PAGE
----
3 1/2 Stars
In this little thriller of a morality play, good ol’ Arkansas boy Billy Bob Thorton gives a riveting (Academy Award-nominated) performance as good ol’ Midwestern boy Jacob. On a snowy afternoon hunting trip, Jacob, his middle-class brother Hank (Bill Paxton), and his buddy Lou (Brent Briscoe) stumble upon the scene of a plane crash. Inside the private aircraft, they discover the dead body of the pilot and over $4 million in cash. After agonizing deliberation, the men develop a “simple plan” to keep the money -- a simple plan that goes horribly, fatally wrong as they descend into a quagmire of greed, fear, betrayal and outright murder.
Director Sam Raimi, known for his hilarious Evil Dead horror series and the campy, comic book-y Darkman, works from Scott B. Smith’s adapatation of his own novel to deliver an uncharacteristically quiet film about Small Town, USA and its residents’ inflated dreams of escape. Under Raimi’s spare direction, the well-trod story becomes a relentlessly suspenseful character study with gripping plot twists.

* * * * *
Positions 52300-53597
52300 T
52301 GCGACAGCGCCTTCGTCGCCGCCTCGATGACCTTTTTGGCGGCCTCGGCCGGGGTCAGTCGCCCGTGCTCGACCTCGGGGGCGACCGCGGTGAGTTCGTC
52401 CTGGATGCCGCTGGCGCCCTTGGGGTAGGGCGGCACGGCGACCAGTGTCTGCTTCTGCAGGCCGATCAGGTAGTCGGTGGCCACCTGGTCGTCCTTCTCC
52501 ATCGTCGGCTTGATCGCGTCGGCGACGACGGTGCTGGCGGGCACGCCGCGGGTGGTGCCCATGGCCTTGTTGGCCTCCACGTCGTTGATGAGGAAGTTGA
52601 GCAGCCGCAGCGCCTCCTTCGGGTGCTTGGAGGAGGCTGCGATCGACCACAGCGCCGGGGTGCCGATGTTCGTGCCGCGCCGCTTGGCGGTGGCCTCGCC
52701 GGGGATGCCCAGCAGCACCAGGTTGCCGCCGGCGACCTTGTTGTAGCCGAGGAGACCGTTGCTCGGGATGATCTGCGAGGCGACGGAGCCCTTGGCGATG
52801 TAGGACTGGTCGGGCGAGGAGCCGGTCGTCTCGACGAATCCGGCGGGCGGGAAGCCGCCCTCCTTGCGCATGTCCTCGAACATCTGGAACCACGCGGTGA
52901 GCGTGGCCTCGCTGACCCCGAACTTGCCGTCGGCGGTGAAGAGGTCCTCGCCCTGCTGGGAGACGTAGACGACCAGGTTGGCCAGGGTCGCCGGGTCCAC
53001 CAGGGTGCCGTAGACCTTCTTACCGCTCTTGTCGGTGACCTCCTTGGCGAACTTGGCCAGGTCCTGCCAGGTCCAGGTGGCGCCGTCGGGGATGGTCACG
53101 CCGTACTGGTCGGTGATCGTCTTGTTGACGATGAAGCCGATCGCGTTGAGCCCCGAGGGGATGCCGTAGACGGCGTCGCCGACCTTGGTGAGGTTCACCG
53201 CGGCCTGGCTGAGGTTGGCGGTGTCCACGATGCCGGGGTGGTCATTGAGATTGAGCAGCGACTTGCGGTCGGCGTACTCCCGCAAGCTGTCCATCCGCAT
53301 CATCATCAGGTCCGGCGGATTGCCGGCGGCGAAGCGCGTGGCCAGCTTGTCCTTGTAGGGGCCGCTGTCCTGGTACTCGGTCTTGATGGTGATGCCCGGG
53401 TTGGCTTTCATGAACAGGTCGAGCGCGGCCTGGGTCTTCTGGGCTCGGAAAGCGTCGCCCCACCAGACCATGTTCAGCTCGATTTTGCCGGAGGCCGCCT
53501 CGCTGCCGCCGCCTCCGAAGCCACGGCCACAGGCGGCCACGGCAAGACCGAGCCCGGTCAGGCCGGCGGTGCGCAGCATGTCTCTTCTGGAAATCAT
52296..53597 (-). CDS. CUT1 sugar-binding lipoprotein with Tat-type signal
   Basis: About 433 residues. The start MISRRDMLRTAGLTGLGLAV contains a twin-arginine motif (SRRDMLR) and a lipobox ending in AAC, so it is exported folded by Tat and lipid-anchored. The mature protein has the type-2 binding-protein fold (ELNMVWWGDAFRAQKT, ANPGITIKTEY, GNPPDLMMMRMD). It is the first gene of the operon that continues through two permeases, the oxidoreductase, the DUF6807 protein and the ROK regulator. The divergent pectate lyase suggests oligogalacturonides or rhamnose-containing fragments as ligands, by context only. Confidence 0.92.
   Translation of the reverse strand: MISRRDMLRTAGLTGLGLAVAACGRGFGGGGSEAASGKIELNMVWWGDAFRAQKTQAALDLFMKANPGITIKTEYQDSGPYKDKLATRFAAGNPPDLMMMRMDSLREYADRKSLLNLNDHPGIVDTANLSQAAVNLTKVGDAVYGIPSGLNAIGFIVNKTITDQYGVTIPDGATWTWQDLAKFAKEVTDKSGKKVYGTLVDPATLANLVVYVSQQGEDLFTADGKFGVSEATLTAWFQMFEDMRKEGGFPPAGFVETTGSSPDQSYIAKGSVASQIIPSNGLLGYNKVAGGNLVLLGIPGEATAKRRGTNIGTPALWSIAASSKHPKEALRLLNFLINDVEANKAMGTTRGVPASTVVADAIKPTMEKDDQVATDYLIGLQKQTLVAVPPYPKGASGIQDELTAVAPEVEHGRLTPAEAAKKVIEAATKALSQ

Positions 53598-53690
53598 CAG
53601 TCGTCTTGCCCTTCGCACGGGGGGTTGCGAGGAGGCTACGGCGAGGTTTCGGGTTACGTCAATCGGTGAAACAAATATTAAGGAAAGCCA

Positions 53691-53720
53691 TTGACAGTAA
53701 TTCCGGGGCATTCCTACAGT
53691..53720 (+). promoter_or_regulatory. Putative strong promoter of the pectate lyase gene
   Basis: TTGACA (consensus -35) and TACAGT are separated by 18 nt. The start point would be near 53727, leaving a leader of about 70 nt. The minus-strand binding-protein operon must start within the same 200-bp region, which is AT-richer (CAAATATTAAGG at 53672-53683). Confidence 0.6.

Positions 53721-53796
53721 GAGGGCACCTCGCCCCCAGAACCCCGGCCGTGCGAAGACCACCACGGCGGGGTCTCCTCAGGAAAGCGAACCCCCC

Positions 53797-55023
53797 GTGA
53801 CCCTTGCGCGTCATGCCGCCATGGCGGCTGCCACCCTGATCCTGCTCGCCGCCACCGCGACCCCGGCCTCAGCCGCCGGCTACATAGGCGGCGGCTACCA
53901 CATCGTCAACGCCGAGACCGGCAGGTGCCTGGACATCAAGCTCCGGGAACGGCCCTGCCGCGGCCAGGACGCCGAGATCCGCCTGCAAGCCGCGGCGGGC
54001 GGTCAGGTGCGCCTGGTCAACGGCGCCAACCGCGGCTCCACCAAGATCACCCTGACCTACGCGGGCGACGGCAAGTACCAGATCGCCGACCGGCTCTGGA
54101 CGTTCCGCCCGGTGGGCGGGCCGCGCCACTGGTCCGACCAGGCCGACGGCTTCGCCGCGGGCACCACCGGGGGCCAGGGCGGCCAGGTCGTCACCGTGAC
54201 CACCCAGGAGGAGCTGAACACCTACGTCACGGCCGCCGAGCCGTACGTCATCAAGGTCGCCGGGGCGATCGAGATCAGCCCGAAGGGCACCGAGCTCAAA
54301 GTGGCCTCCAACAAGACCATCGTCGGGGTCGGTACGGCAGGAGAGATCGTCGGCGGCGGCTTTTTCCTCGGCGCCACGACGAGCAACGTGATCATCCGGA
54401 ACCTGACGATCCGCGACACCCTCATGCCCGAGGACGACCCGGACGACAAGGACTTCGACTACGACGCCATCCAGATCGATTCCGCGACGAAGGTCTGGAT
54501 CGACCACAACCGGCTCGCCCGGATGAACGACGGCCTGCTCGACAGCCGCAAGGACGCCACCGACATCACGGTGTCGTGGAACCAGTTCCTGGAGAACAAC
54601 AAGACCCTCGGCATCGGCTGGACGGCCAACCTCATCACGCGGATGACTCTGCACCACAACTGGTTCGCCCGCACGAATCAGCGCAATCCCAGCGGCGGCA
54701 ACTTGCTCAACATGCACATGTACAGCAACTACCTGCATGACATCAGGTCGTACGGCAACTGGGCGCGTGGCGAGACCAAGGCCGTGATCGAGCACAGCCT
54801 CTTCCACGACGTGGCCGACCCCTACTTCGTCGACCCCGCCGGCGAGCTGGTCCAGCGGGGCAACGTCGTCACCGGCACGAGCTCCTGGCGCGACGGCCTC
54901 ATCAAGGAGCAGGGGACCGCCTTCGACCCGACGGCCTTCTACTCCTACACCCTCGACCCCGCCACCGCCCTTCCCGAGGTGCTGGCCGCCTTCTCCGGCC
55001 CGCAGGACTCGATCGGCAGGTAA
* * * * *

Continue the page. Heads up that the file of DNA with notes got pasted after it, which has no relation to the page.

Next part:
Jacob, dim-witted, unemployed and in dire need of a shampoo and dental plan, never becomes the cardboard-cutout countrified cartoon less-agile actors would play. In Thorton’s complex portrayal, the pathetic, character is at turns as slow as molasses and as strangely crafty as a fox. Bridget Fonda gives the film’s other standout performance as Hank’s wife, Sarah. At first, the voice of reason, morality, and conscience, Sarah quickly becomes the most amoral of plotters.
In an era where dark is used for dark’s sake, (see: Very Bad Things), A Simple Plan shines; the film’s bleak, nihilistic view of human nature is counterpointed by the sensitive, sometimes heartwrenching performances of the adept cast.
If you like A Simple Plan, you might want to check out Shallow Grave, The Treasure of The Sierra Madre, MacBeth (1941).